Hindu Bronze Inscriptions

 Small Indian lamp inscribed ‘Guru Nanja Veru’

This morning dance teacher Devika Rao visited Leeds Museum Discovery Centre and was able to read and translate for us an inscription on a small lamp we have on display.

The lamp (pictured above) has five cups or dishes  for lighting oil, held up by a figure with a five-headed naga or serpant behind. The inscription reads: ‘Guru Nanja Veru’ in Kannada-Telugu script, a script used in southern India, particularly in the state of Andhra Pradesh.

In front of the five cups (pictured left) is a Makara guardian demon, seated with forelegs in centre and hind legs to the side. The name Guru Nanja Veru in this position on the lamp indicates that this lamp was reserved or particularly used for the aarti ceremony of this local Guru figure.

Objects used in worship:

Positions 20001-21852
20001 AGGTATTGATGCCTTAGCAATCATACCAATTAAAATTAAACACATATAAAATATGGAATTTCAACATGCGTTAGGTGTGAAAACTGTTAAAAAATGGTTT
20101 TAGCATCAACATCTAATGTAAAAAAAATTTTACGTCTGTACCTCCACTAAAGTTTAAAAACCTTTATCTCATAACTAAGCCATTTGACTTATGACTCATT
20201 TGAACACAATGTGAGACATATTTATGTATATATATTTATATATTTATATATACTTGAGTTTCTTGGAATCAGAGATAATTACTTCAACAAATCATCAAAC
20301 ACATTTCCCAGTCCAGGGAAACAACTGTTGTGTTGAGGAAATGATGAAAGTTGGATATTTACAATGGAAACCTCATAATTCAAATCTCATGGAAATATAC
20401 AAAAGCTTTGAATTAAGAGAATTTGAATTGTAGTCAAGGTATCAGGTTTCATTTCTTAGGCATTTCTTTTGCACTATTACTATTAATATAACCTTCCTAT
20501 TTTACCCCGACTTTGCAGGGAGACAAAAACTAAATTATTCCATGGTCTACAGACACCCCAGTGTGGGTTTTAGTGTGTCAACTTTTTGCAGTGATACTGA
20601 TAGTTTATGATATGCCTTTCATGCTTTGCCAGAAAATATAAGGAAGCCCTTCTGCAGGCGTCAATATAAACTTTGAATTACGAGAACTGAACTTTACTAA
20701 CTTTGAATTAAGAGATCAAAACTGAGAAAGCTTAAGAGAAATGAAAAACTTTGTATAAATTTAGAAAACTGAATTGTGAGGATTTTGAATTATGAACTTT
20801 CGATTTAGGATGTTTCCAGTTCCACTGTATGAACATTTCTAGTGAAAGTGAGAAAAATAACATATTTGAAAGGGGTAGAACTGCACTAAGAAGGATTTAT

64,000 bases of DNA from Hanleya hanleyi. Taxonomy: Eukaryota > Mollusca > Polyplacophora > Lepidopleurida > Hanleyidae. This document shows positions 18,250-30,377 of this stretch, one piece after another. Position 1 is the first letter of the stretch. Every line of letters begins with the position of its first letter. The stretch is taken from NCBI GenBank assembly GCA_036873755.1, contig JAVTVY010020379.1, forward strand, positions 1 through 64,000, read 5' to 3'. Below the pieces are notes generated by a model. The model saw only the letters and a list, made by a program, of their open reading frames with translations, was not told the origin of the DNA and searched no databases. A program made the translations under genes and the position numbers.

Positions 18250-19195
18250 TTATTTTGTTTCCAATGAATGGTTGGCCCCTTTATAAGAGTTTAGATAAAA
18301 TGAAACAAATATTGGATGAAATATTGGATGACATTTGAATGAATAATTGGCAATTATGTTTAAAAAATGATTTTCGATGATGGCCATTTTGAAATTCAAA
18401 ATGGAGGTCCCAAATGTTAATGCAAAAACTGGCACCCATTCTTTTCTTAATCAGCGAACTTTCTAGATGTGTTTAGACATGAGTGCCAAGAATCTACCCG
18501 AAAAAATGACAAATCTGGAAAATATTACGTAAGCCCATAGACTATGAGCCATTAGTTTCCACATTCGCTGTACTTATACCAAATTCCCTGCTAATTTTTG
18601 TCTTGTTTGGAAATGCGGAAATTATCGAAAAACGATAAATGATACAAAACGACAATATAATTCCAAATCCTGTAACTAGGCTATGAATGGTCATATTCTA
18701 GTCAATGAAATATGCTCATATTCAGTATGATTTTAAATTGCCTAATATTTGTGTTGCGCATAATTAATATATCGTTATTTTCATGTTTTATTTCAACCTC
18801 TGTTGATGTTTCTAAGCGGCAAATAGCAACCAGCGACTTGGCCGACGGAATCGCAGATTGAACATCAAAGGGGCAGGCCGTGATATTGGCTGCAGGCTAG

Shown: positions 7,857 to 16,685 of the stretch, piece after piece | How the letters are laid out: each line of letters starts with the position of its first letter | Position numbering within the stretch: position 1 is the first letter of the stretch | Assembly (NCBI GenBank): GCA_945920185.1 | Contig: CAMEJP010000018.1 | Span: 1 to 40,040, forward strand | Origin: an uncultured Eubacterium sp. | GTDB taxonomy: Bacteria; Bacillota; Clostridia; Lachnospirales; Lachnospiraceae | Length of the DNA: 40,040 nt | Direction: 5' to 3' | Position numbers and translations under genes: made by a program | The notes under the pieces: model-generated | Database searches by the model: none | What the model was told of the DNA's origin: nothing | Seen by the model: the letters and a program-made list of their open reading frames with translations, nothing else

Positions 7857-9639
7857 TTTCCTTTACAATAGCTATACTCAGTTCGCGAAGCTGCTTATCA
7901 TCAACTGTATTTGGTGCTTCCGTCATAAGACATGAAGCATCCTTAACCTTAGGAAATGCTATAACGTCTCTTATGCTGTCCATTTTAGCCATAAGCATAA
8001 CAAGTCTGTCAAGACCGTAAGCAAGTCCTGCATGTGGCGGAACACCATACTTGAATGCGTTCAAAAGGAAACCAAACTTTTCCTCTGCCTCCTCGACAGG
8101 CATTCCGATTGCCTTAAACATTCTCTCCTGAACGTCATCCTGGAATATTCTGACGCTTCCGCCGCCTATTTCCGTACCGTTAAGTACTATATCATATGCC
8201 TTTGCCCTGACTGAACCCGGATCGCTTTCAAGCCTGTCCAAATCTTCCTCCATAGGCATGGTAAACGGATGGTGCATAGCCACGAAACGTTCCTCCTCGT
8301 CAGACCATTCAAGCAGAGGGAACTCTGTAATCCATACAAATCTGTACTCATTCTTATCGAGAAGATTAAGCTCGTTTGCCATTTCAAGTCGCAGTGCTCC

In a small domestic shrine there is often only one lamp for performing aarti for all the deities represented, but in a temple particular lamps may be reserved for particular deities. 

This small lamp, pictured right, (11.6cms tall and 10.4 cms long) is on display at Leeds Discovery Centre in a case promoting the larger Hinduism faith case in Voices of Asia at Leeds City Museum.  There you can see a much larger lamp, in the shape of a shikara or Hindu temple dome, collected by Sir Stuart Mitford-Fraser around 1890-1914. The hanging leaves and Ganesha figures are typical of Nepalese Hindu craftsmanship.

Another bronze (pictured below) in the Hinduism display has an inscription we would love to have translated. A large ladle with a bell attached.  This was also collected by Sir Stuart Mitford Fraser. The inscription is on the side of the bell

 Can you help us translate the inscription on this bronze bell (above right)?

Bells usually hang in front of each deity in a temple, and devotees approaching chime the bell before and during their prayers. The ladle handle is decorated with the raised figures of a fish (the Matsya incarnation of Vishnu), the bull Nandi, a Shivling and a naga serpent.  Finding which Indian language this inscription is in will suggest where the ladle and bell were made.

By World Cultures Curator Antonia Lovelace

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